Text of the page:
Search the Whole Web to quickly find what you're looking for:
Alternatively, if you just want to search THIS SITE, use the Site Search box below: just type the word you're interested in, click 'Search' and away you go! Our trained acupuncture needles will go to work. They're all sharp, smooth, well-toned, keen and quite painless.
|site search by freefind|
What are these 'Correspondence or Back Shu points'?
These are important acupuncture points on your back. They all lie on the Bladder acupuncture channel which runs parallel with and on either side of your spine.
(By the way, this may be a bit technical for non-acupuncturists, but whenever someone massages or rubs your back, they are nearly always unconsciously treating one or more of these points!)
The red dots show where an important back shu point is - Bladder 23.
They aren't recognised by Western Medicine.
In using them, the points -
More often they are used to clear excess than to tonify deficiency.
Sliding Cupping to clear Invasion
Sliding cupping on these Correspondence points is done by applying a lubricant such as a light oil, then the cups, and slowly sliding them up and down the back over the particular points for Wind-Cold or Wind-Heat until the skin becomes congested, and its colour goes purple.
The effect is to clear the pathogenic factor (wind-cold or wind-heat), accelerate the general metabolism and assist waste and toxin elimination.
Often the patient falls asleep and wakes up with the pathogenic factor cleared.
These correspondence points excel in clearing heat. Some acupuncturists use them specifically for this purpose, inserting the needles only just into the skin, and watching as, when inserted into the correct correspondence points, a general erythema (skin redness) develops around the base of the needles.
Indeed, the appearance of this redness may confirm a diagnosis. (Note that this explanation isn't quite complete as there are several other steps to take to be sure.)
Equally, when a point is used to treat its related zang or fu organ there can be a swift resolution of disharmony.
For example, Bladder 18, the Correspondence point of the Liver, is a major point for balancing an overburdened Liver organ.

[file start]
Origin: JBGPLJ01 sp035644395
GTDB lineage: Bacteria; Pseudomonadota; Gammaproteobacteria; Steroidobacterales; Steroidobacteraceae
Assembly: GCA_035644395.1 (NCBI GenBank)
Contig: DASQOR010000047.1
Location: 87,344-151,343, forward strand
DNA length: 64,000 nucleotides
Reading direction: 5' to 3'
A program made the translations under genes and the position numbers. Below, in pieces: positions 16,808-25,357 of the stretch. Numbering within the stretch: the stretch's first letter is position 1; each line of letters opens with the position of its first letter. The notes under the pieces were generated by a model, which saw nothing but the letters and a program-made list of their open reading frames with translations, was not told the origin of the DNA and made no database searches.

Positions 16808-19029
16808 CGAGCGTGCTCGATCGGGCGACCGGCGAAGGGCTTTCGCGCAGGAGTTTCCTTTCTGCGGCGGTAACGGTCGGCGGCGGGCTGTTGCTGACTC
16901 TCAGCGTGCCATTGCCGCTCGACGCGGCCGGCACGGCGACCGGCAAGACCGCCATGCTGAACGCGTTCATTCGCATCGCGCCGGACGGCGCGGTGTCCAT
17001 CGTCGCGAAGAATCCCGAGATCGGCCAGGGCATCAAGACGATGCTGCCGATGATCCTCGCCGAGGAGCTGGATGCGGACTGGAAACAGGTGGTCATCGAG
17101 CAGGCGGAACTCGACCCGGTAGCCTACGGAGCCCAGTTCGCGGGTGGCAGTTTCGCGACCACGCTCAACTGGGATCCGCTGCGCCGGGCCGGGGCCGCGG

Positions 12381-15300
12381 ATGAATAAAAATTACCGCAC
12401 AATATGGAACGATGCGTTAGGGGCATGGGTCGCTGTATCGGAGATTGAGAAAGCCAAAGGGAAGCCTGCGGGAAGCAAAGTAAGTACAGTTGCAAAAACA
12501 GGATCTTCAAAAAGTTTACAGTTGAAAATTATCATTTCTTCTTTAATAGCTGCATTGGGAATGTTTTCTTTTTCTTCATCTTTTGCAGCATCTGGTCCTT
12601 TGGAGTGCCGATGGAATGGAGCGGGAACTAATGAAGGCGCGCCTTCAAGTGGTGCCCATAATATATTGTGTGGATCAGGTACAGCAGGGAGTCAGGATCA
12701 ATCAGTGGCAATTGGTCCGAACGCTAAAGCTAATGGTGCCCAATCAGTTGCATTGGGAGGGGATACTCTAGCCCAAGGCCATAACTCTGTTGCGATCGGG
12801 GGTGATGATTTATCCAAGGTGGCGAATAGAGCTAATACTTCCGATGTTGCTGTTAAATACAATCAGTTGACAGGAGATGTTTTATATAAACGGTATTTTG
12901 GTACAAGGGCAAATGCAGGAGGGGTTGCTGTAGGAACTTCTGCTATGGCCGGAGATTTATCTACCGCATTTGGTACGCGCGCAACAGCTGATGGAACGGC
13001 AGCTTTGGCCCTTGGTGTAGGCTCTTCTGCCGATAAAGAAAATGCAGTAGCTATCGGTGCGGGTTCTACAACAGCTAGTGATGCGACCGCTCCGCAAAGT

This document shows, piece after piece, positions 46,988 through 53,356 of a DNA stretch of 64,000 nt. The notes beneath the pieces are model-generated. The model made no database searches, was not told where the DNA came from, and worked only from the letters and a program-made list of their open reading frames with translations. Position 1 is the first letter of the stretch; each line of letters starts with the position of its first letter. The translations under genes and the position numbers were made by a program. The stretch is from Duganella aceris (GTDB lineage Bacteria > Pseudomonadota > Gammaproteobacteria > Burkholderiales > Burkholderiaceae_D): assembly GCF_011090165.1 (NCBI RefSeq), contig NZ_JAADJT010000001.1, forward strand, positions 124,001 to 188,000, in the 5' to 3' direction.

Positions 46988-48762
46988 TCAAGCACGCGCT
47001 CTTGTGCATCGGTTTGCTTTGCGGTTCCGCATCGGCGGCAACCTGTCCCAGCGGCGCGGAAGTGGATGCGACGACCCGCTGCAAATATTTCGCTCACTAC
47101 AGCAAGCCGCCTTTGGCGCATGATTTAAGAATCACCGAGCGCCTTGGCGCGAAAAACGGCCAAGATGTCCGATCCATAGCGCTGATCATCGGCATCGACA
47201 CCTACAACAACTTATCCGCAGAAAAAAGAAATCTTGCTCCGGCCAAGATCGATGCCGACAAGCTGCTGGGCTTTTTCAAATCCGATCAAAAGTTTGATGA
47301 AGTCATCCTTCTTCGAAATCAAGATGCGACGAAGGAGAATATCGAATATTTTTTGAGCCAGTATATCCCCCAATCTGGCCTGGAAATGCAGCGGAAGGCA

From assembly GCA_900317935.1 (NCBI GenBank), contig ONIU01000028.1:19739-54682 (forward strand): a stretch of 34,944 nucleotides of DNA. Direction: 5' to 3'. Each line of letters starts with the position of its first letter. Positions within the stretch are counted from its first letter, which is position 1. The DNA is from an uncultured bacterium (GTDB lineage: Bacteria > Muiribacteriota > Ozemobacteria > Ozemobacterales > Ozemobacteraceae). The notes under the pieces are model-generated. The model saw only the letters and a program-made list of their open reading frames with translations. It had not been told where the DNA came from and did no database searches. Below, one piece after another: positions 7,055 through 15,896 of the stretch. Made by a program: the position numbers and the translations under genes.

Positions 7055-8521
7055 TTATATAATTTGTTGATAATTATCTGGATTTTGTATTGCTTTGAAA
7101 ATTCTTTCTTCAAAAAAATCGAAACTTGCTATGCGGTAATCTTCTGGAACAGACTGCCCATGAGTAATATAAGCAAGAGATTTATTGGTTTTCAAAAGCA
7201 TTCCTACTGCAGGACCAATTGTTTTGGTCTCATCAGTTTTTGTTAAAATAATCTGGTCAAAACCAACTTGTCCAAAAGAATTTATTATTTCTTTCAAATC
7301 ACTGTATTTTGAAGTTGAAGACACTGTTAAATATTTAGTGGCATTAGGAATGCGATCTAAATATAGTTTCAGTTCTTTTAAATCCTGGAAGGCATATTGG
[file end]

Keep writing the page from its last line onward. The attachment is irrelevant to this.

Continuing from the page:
However, to some extent it also calms Liver Qi stagnation, for example, so can be used to support other treatment aimed at that.
Sometimes when Qi has moved out of place, perhaps is tending to ascend too much because of deficiency below, Correspondence points on the dorsal area can be used to send Qi downwards, and points on the lumbar area can be used to hold it down.
Where an organ is under-performing, some acupuncturists use the related Correspondence point to tonify or regulate it.
Some back shu points also have other important functions. For example, Bladder 23, the Kidney back shu point, is often used to strengthen the lumbar area and to fortify Kidney functions such as Kidney Yin, Kidney qi and Kidney Yang.
If you live in the Edinburgh area of Scotland, where the author of this site (and of the books described below) works, click on Edinburgh Acupuncturist.
If you live elsewhere, click on BAcC.
All the books in the 'Chinese Medicine in English' series should be fully accessible on Kindles and Kindle apps. (Or you can buy the softback print editions, of course.)
('Western Astrology and Chinese Medicine' published 1986, was never available in a Kindle version.)
If, having read one of my books you can write a review - preferably positive - that would help others decide whether to read it.
You can put your review on Amazon or, on this site, here.
And if you think it was terrible?
Well, let me know so I can improve it for the next person. (Ideally let me know before cursing it in public!)
Here are some of the books I (Jonathan) have written.
Subscribers to Kindle Unlimited can borrow the first four for 'free'.
Published 1986 and, amazingly, still selling. Western Astrology and Chinese Medicine was apparently used back then by at least one acupuncture college to help students understand Chinese medicine! See Reviews.
Seven Reviews so far for Yuck Phlegm. (Despite the lurid cover, it explains the five main types of phlegm and what works best for each type. I hope it's easy to read and will be much more useful than all the websites on the subject.)
3000 years of Chinese being stressed, and at last, here's a book showing how all that experience can help you!
By the author of this website, it explains in simple English how to use stress to improve and enhance your life.
NB You can also order 'Qi Stagnation - Signs of Stress' from your bookseller.
Didn't find what you were looking for? Use this search feature: